Alumni Profiles

Reporting to Make a Difference

Marcus Biddle
Photo by Jonathan Kolbe

Alumnus Marcus Biddle’s stories broadcast from the Philadelphia region reach a national audience

By Molly Petrilla

It has been almost a decade since Marcus Biddle read a Rolling Stone article that shocked him with its bleak and incomplete depiction of the city of Camden. “I’ll never, never forget that moment,” Biddle says of reading the story, which ran under the headline “Apocalypse, New Jersey: A Dispatch from America’s Most Desperate Town.”

At the time in 2013, Biddle was a student at Rutgers University–Camden and a frequent face in the local community, volunteering so often at The Neighborhood Center that the nonprofit honored him in 2014 for his contributions. Biddle, who grew up in neighboring Pennsauken, knew Camden in a way that the Rolling Stone writer couldn’t—he saw it with empathy, hope, and nuance. “I said to myself, not only can I write, but I think that I can tell a better story about someone actually making a difference,” Biddle says. “That was what sparked me to pursue journalism.”

Today he’s doing precisely that. As a health equity fellow in Philadelphia at WHYY, Biddle reports on people and communities facing health disparities. You can hear his stories on The Pulse, a national weekly NPR show, read them on WHYY’s website, and watch them in a new multimedia series titled “Making Space for Black Health.”

“We’re talking about things that can be very heavy,” he says of his WHYY team. “But we all try to make sure that we help people understand not just the story, but what the next steps are—what can be done about the issues we cover.”

Immersion in journalism

Journalism wasn’t on Biddle’s mind when he transferred to Rutgers–Camden from Camden County College after earning an associate degree in 2012. He planned to study social work but soon uncovered a more profound interest in the anthropology of cities. That’s how he became an urban studies and community development major—without knowing where it might lead him career-wise.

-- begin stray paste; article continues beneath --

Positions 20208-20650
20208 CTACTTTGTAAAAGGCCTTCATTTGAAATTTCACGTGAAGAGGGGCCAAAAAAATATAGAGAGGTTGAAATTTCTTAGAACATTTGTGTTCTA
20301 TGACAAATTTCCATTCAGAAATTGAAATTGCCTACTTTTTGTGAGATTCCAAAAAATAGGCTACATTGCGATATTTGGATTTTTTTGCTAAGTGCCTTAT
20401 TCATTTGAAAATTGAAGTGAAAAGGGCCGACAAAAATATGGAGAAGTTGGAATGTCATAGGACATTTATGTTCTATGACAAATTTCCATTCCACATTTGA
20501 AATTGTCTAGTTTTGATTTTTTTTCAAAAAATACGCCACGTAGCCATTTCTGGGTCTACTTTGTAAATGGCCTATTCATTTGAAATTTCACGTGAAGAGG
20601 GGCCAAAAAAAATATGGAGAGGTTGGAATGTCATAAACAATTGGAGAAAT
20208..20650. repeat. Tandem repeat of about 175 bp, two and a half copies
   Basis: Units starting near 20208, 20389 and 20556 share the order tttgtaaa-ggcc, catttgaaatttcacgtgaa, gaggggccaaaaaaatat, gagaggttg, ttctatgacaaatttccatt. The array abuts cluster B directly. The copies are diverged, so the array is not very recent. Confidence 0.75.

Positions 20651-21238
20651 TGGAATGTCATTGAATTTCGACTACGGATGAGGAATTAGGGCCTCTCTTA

Things began to gel when in a short span he landed an internship at WHYY, came across that Rolling Stone article, and took a community journalism class with Jill Capuzzo, an instructor in Rutgers–Camden’s Department of English and Communication. For his project in Capuzzo’s class, Biddle focused on a tent city community in Camden, where he conducted video interviews with people experiencing homelessness. “Her class was where I first focused on community journalism,” he says.

After graduation in 2015 and several nonprofit jobs, Biddle found his way back to WHYY in May for the health equity fellowship. “The job I have now is a privilege,” he says. “Basically, all it takes is to be naturally curious, to listen, to write, to be sensitive about the topic at hand, and create a story about it.”

So far, it has resulted in Biddle’s pieces on access to the monkeypox vaccine, a Black doula collective in North Philly, and the history of marketing menthol cigarettes to Black communities, among others.

His favorite project to date has been the first installment of “Making Space for Black Health,” in which he interviewed a father-son duo, the younger of whom had recently published a book titled Black Fathering and Mental Health. “That one felt authentic and personal in many ways,” Biddle says. “It has been rewarding to see how important it is to the people I interview that I do a story in which they share their lives in a way that they can basically keep forever.”

Biddle began his WHYY fellowship having never been on the radio before. “I’ve just started to get used to hearing my voice and listening to a playback of something I recorded,” he says. “I get very motivated to ensure that I am sounding a little bit better each time I do it.”

He has learned to sit up extra-straight while recording, to make sure he’s drinking enough water, and to smile as he narrates, even when he’s covering a heavy topic. And whether working on a web or audio story, he has realized “it doesn’t help to use a bunch of SAT words that no one can remember anymore,” he says. “You always want to make sure that the language you use is accessible to all audiences.”

Biddle’s health equity fellowship is a one-year appointment, supported by The Commonwealth Fund, a private foundation. After it winds down, he hopes to continue telling important stories for many years to come. “One of my goals every day,” he says, “is to make sure that whoever is out there and feeling underrepresented, I’m helping to tell their story.”